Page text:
Aug 05 2017

A Good Walk Spoiled

I might have mentioned I golf. My Grandfather was a fanatic and very good at it. His best gift to me ever, at least from his standpoint, was a set of plastic play clubs which I took to instantly. I, unfortunately for him, am very bad at it. My scorecards are filled with double pars, courtesies extended to true duffers so they’ll pick up the damn ball and move to the next tee and they don’t become a bottle neck on the course.

It doesn’t bother me, I play for fun and to the cup regardless (though I am also very courteous about letting people play through so they only have to suffer me for one hole). Mulligans? Winter Rules? Picking up any old ball you happen to find in the woods you drove into and throwing it back on the fairway (or just placing it there)? Sure! Who cares? Not my golfing buddies who are just as bad as I am. The one member of my regular foursome who is in the least bit serious will grit his teeth and play along, that is until he has a bad hole and then he will cheat like the rest of us.

I have played with “serious” golfers. It’s kind of a drag because you do actually have to pick up so you get less shots and while I know the rules well enough that I don’t usually embarrass myself there was this one occasion where I hit a tree branch on my backswing.

“You know, that’s a stroke.”

Really? No I didn’t, thank you for educating me.

It sounded much nicer than it reads. I did get him back though. On tees where hazards are in play if you drive the ball into the pond or swamp or trackless sandy desert where they’re building even more condos (Hey, balls through the windows are the price you pay) there’s this thing called a Drop Zone that (supposedly) takes the hazard out of your next shot and you can drop your ball there at a stroke penalty.

Or you can tee up and try again, also at a stroke penalty. It’s the macho thing to do.

Now I hate water hazards because balls are expensive and each one I lose is a drink at the 19th Hole (it’s not that there’s a bet, it’s they cost that much). Course designers love them even though they’re nothing but Mosquito factories and parking lots for the Geese who crap on the fairways (if you actually hit a bird, it’s a Birdie) and like to put one in front of every Par 3 because you’re supposed to Drive the Green and 2 Putt (I’ve had legit Pars on them, even Birdies, but that particular sequence of events only happened once).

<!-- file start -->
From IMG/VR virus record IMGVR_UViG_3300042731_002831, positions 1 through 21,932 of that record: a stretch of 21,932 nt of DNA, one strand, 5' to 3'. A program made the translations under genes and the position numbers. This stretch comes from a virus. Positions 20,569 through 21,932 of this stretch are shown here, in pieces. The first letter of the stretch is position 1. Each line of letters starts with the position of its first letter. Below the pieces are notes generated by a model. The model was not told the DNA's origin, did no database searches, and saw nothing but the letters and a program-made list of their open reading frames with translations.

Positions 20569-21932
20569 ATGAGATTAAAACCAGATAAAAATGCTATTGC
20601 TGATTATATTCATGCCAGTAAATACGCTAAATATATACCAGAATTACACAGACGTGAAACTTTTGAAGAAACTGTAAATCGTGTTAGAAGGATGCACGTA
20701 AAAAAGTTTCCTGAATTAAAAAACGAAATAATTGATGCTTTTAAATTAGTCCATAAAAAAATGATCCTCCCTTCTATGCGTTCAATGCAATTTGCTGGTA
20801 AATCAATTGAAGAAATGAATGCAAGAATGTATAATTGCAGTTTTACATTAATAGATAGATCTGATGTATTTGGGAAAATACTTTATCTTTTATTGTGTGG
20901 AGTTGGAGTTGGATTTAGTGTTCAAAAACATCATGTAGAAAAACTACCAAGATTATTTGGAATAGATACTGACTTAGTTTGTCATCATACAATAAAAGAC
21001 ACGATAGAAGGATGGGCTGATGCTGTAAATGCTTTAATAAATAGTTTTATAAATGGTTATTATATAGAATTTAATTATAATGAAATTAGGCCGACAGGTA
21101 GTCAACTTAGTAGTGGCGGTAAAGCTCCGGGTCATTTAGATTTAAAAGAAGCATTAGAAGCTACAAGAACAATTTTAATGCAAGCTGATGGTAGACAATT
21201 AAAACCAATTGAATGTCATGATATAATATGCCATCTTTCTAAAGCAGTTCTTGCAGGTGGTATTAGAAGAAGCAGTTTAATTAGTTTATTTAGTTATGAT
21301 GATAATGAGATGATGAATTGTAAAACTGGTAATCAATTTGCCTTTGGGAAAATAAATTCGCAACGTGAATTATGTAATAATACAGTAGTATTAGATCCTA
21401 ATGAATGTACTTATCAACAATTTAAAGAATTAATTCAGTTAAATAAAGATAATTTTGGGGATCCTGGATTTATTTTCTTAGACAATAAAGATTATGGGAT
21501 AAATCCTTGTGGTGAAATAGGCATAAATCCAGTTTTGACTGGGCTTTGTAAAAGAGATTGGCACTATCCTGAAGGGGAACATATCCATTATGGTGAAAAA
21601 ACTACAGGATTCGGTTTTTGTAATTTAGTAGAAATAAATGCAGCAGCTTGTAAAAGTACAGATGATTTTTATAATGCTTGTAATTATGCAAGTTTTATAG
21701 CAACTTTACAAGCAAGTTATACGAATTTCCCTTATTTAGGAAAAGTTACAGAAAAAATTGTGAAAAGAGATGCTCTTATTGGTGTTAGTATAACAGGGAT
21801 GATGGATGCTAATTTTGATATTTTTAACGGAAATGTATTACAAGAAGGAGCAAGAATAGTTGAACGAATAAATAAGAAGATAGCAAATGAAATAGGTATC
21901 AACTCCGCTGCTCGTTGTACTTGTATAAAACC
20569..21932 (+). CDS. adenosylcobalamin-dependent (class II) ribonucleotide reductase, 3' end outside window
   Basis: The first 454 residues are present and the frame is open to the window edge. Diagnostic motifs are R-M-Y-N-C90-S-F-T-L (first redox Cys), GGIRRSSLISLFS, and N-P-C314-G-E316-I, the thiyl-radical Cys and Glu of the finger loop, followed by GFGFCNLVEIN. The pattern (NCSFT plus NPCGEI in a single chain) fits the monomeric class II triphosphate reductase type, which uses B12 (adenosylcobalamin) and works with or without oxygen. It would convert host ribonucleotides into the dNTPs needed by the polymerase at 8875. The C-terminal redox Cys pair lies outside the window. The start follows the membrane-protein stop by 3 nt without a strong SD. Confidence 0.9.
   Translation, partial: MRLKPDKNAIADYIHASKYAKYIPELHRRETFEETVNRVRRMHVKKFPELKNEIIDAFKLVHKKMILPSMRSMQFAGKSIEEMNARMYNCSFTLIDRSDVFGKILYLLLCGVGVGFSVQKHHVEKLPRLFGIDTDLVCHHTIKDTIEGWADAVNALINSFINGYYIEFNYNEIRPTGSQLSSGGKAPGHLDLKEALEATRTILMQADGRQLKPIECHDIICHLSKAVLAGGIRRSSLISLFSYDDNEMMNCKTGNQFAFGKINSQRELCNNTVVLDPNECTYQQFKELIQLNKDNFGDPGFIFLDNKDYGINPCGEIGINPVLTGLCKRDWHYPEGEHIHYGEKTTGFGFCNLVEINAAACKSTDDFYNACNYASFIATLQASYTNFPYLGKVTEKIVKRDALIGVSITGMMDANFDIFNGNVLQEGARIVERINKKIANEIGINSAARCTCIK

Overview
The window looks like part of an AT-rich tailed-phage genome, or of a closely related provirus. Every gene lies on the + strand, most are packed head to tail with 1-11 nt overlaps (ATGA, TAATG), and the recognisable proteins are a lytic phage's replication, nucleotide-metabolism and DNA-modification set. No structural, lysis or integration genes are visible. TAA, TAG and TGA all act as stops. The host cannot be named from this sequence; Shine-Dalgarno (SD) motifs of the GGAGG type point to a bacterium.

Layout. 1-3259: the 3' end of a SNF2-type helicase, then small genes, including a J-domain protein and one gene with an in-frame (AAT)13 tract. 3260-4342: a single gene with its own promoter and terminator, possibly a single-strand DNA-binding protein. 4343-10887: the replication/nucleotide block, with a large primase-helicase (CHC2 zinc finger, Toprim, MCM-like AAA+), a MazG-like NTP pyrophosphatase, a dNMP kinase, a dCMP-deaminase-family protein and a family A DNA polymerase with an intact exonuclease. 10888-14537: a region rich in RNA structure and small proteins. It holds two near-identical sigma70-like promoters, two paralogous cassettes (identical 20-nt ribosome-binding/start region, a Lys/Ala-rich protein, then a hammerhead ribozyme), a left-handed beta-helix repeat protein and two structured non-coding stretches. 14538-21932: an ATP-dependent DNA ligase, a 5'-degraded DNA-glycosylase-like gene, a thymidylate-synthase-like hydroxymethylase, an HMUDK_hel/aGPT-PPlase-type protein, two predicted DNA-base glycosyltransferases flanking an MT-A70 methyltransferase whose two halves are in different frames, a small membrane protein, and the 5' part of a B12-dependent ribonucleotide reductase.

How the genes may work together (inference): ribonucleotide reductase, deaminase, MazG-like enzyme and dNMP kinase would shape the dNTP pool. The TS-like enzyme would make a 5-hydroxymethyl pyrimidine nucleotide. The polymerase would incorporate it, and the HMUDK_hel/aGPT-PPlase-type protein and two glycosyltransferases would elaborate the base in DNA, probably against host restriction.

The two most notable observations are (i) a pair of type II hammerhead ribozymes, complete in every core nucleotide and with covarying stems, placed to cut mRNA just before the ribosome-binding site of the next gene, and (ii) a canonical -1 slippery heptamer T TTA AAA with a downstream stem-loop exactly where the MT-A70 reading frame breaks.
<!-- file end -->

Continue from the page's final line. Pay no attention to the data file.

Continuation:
So we’re at one of those, my “serious” golfer buddy and I, and he hits and Drives the Green and now it’s my turn.

And I teed up.

And I tossed some grass in the air to gauge the wind.

And I addressed the ball.

And I waggled.

And I waggled.

And I waggled.

And then I looked at the Green and frowned, stepped away from the ball, looked at my club (as if I didn’t know which one of the 14 you’re allowed I had), flicked away some non-existent pieces of grass and dirt from the face, looked at the Green again…

And went back to my bag, pulled out a different club, and went back to my ball which a gust of wind had blown off the tee, and repeated the process.

I didn’t look at my buddy once, my face a picture of concentration, until I picked up my ball, turned to him and said brightly- “So, where is that Drop Zone?”

Improved Lies

First Golfer: Donald Trump’s relationship with golf has never been more complicated
by Alan Shipnuck, Sports Illustrated
Tuesday August 1st, 2017

Playing golf with the 45th President of the United States offers a revealing character study of him. Donald Trump’s private clubs are where he feels most comfortable, and holding court with members and guests and employees is an important part of the ritual—in the pro shop, at the driving range and especially on the 1st tee, where Trump traditionally announces the teams for a friendly wager and will typically take the best player available for his partner.

SI spoke with numerous people who have teed it up with Trump over the years and all report that he doesn’t play a round of golf so much as narrate it, his commentary peppered with hyperbole. “Is this not the most beautiful asphalt you’ve ever seen in your life?” he’ll say of an ordinary cart path. At the turn he’ll ask, “Have you ever had a better burger?” Years ago Trump was mid-round when he took a long call from Mark Burnett, the producer of The Apprentice. He put down his phone just long enough to play his shots, at one point saying, “Wait one second here while I blast this 250-yard 3-wood.” Trump also lavishes attention on his playing partners. “We didn’t talk any business because there wasn’t time,” says Ernie Els, who last February played golf alongside Trump and Japanese prime minister Shinzo Abe. “He was more focused on making sure me and the Japanese prime minister had a good time. He kept on the two of us, making sure we had a proper introduction, making conversation, just being a good host.”